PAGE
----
Andreas Kostenberger: Yes, you know, I’ve done a lot of thinking especially about the second one. It’s really the only one of the seven signs that is narrowly miraculous as such. The other Gospels define miracle as a powerful sign of Jesus where he heals the sick or even raises the dead. It is basically a prophetic-style act of Jesus that signifies divine judgment. In this case, Jesus, you might say, destroyed the temple. He overthrew the tables of the moneychangers and he scattered the doves, and so forth. So he “destroyed” the temple to signify that the temple itself would be destroyed, which is a sign of divine judgment on Israel, because the temple was their central sanctuary. And, of course, we know that happened historically in 70 AD.
So I believe, though, that John wrote after that event. So he knew that, literally, the temple had already been destroyed, so at one level, Jesus’ prediction already had been fulfilled in that regard. Because Jesus made that prediction about thirty years before it actually happened, in 33 AD. But then, that’s not enough, John explains that it was in fact Jesus who was that temple, in a spiritual sense, so the sign pointed to the destruction of Jesus’ body and his resurrection after three days. So it’s just a fascinating layer where you have the sign itself, the temple cleansing, as it’s commonly called. And then you have to ask, What does the sign point to? And I think in that case it points to the crucifixion and resurrection after three days.
Mark Bauerlein: You turn to two characters, Nicodemus and the Samaritan woman. What roles do they play in John’s Gospel?
Andreas Kostenberger: Yes, so I think that John deliberately juxtaposes those two accounts. Because Nicodemus and the Samaritan woman are contrasting characters. So what John does through the Gospel is that he has those representative figures. And in each case they represent either faith in Jesus or lack thereof. So in many ways Nicodemus represents the failure to understand the significance of Jesus’ sign, especially in Jerusalem. Because most people start reading the Nicodemus narrative in chapter 3, verse 1, but in the book I’m arguing it’s actually better to start in the previous chapter, in chapter 2, verse 23, which talks about the fact that Jesus performed many signs in Jerusalem, but people didn’t really understand and so Jesus didn’t really entrust himself to them.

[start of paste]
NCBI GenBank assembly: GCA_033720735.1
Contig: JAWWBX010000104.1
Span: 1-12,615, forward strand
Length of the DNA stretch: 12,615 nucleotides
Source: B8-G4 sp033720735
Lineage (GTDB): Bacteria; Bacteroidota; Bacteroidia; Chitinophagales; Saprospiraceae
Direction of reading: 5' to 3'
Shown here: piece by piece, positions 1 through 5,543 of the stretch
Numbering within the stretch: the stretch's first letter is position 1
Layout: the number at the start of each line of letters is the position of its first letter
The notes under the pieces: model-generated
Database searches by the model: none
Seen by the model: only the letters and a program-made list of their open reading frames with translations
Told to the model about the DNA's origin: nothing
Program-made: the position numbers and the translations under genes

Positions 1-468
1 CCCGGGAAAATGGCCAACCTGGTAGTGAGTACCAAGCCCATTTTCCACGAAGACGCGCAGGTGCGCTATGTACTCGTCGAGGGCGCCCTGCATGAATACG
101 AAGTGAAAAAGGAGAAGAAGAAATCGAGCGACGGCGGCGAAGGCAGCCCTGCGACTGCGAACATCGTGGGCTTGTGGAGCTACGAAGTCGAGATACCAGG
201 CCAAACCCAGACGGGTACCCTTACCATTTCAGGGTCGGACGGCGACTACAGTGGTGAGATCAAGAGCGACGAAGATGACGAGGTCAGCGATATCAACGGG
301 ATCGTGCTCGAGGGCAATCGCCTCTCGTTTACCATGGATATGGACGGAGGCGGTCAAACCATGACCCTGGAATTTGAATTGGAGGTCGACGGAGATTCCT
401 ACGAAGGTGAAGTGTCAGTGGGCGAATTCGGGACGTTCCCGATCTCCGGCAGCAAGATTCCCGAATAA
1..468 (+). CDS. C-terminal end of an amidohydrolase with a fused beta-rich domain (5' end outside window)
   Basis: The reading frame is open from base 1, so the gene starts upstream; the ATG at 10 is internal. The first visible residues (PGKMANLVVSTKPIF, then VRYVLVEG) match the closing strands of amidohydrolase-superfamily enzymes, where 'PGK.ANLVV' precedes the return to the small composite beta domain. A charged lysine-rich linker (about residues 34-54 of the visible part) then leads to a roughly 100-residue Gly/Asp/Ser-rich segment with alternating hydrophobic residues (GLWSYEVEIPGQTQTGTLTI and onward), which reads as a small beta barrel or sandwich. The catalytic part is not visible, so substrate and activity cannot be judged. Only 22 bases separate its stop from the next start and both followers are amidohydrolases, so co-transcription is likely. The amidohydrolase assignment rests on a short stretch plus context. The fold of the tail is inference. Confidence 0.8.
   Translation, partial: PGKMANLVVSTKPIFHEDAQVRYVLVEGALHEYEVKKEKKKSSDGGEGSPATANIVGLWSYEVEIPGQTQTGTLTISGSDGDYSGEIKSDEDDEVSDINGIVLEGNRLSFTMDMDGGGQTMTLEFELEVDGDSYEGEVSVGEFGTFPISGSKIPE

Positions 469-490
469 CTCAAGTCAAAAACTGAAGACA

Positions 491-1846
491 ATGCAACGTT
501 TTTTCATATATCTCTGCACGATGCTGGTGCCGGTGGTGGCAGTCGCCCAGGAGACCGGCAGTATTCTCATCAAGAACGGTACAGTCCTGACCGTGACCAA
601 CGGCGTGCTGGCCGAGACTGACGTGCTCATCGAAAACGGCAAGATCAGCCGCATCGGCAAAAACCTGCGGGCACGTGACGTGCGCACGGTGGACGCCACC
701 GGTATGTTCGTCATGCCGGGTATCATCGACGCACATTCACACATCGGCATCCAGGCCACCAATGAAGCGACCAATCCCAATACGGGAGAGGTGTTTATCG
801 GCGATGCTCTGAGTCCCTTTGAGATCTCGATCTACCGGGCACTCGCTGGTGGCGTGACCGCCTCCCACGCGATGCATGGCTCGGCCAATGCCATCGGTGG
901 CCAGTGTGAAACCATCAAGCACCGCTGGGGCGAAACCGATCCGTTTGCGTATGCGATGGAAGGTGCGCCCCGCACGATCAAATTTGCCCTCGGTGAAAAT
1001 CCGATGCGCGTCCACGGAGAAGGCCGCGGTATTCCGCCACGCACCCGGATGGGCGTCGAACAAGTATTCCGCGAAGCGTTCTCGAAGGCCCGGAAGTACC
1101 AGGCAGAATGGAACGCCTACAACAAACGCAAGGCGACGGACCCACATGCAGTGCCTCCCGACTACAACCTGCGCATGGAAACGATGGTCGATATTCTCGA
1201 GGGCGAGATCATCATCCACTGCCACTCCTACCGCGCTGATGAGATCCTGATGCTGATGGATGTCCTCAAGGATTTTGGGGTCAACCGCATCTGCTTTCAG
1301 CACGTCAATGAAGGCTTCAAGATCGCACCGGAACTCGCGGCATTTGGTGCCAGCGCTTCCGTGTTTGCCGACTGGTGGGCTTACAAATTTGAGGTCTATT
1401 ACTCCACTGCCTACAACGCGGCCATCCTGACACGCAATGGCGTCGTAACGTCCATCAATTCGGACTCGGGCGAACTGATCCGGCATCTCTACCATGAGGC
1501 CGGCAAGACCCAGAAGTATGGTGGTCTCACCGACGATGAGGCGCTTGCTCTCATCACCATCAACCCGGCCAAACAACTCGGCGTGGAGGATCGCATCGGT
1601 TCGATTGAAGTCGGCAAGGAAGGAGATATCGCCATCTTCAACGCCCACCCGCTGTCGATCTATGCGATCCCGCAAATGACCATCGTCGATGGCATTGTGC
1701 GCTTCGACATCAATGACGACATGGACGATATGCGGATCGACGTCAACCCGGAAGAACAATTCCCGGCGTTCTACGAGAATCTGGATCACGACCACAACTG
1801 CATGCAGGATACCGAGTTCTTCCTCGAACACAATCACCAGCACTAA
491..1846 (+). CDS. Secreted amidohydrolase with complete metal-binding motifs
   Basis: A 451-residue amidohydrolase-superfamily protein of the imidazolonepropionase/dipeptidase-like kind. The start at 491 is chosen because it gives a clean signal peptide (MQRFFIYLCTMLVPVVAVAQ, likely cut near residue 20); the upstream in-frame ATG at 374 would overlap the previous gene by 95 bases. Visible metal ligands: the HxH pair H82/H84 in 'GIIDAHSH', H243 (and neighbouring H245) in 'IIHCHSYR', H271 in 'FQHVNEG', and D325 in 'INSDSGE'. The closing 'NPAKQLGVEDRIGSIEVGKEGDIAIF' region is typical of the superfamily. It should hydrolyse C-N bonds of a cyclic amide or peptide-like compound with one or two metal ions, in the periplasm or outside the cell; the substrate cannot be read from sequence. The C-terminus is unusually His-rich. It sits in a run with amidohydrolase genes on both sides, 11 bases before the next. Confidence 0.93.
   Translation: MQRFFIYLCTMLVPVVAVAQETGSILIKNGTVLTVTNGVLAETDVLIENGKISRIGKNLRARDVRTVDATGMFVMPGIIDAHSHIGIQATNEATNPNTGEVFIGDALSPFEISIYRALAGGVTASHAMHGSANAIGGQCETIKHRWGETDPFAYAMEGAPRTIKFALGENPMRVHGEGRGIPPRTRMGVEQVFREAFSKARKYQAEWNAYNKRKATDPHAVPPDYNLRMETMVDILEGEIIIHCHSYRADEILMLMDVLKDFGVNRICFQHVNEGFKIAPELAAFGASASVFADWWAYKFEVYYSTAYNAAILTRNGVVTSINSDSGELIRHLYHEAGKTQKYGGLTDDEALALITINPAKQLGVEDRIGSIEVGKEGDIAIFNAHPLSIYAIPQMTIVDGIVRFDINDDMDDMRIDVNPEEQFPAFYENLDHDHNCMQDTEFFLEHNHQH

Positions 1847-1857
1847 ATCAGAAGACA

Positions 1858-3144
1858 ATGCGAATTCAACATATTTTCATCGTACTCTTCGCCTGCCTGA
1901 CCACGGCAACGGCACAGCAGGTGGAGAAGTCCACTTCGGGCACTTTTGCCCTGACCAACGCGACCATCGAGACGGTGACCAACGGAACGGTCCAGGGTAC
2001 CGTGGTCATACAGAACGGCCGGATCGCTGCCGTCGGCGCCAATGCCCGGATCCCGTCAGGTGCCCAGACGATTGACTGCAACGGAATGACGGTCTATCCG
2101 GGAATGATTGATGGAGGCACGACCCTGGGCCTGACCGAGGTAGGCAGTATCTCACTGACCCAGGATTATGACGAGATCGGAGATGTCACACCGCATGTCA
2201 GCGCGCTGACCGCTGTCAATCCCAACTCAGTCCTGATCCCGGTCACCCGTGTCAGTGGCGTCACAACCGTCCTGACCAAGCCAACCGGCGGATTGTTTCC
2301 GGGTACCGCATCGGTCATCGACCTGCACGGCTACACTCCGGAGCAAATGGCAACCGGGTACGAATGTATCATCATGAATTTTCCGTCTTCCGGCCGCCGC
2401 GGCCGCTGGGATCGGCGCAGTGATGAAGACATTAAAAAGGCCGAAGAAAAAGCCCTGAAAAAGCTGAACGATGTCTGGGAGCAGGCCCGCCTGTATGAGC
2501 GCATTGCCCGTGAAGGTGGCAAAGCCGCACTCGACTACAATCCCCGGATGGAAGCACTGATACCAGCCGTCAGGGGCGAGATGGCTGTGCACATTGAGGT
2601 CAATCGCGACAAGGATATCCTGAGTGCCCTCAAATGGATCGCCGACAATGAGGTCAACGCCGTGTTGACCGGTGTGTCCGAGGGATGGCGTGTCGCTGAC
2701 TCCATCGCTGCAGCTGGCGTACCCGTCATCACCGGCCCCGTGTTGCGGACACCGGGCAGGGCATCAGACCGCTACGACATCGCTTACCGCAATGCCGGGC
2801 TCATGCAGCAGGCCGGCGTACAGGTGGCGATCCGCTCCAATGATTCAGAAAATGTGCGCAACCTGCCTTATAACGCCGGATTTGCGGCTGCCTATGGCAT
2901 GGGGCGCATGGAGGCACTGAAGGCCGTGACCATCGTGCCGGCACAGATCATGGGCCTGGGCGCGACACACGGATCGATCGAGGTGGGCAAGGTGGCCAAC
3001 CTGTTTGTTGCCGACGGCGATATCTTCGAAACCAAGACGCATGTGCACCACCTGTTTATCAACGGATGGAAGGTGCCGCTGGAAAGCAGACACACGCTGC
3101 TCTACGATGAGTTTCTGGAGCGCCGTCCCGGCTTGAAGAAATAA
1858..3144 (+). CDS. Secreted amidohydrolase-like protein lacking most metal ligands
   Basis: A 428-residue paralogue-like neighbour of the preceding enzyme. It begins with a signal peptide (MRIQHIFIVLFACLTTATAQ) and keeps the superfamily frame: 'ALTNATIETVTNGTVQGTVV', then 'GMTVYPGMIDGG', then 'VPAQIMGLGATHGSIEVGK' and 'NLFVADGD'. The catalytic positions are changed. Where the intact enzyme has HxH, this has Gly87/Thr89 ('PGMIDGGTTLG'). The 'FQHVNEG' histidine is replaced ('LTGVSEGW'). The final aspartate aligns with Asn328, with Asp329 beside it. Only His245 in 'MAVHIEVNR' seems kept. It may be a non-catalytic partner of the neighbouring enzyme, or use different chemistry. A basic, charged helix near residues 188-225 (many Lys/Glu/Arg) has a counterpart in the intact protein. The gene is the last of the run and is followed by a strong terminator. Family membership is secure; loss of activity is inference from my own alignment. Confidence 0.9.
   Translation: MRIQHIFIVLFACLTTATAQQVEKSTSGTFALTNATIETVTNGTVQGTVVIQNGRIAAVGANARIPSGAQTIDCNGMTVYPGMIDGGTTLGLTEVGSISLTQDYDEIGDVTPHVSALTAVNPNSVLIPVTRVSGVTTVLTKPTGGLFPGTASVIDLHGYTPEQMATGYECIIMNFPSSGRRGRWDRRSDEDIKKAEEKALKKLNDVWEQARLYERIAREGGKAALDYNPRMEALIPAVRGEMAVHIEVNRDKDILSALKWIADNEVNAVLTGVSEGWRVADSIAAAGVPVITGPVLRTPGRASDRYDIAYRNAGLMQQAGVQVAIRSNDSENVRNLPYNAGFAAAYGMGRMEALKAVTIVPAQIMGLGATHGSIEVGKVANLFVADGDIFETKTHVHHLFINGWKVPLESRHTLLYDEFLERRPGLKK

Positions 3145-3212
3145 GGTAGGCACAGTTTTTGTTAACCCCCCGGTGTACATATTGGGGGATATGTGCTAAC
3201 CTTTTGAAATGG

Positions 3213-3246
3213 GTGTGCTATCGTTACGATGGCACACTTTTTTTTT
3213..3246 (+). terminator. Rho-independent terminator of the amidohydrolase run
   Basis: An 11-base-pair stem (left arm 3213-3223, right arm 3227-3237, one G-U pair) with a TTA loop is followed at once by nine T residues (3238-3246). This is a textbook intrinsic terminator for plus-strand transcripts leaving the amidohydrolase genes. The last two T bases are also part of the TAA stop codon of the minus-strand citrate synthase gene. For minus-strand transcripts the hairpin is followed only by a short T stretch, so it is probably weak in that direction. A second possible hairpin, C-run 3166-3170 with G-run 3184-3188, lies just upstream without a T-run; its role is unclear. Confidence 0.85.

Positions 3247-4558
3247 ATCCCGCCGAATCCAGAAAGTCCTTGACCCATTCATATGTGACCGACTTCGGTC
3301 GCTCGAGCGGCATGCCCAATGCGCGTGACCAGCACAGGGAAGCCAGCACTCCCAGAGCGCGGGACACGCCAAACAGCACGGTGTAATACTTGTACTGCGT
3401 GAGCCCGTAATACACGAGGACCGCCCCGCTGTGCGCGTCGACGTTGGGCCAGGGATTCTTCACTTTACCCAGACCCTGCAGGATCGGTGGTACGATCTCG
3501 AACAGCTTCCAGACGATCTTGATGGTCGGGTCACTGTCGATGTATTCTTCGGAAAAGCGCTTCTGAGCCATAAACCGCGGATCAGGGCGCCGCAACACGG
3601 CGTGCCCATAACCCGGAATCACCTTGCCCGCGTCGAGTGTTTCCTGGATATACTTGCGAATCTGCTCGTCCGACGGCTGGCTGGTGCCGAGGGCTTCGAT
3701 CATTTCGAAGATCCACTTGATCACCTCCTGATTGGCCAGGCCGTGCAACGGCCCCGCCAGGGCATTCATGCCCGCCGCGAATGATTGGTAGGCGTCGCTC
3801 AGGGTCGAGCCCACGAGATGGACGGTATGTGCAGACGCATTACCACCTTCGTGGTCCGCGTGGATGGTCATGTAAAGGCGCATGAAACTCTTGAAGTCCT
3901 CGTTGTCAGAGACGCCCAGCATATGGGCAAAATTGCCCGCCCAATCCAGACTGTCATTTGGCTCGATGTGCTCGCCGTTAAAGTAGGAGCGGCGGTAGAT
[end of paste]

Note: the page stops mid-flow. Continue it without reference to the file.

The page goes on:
And then, seamlessly, Nicodemus is brought into this narrative as somebody who basically epitomizes that failure to understand Jesus’ true significance. He tells Jesus, you must be a man who came from God, because nobody could do those signs unless God were with them, and then Jesus immediately pivots in this conversation to the fact that Nicodemus must be born again. Jesus discerned that he lacked true spiritual understanding of who he was.
And then, moving to the Samaritan woman, you see that kind of by contrast, she seems to be engaged in this lively conversation with Jesus. And then, other than Nicodemus who gradually has less and less and then fades from view, the Samaritan woman stands her ground and in the end says, “Could this be the Messiah?” And she brings the other people from her village to Jesus, as an evangelist for Jesus, as you will. And then they come to Jesus and say, “It’s no longer because of what the woman told us. We believe that you are truly the Savior of the world.”
So Nicodemus, the Teacher of Israel, ironically represents unbelief in Jesus’ messianic signs, while the Samaritan woman represents a growing understanding of who Jesus truly is, the Messiah. So she serves as a representative character. And John wants his readers, you and me and anyone who reads the Gospel, to come to the same conclusion that the Samaritans do, that Jesus is the Messiah and the Savior of the world.
Mark Bauerlein: Let’s turn to the healing of the lame man. What are the details that you would highlight in that story?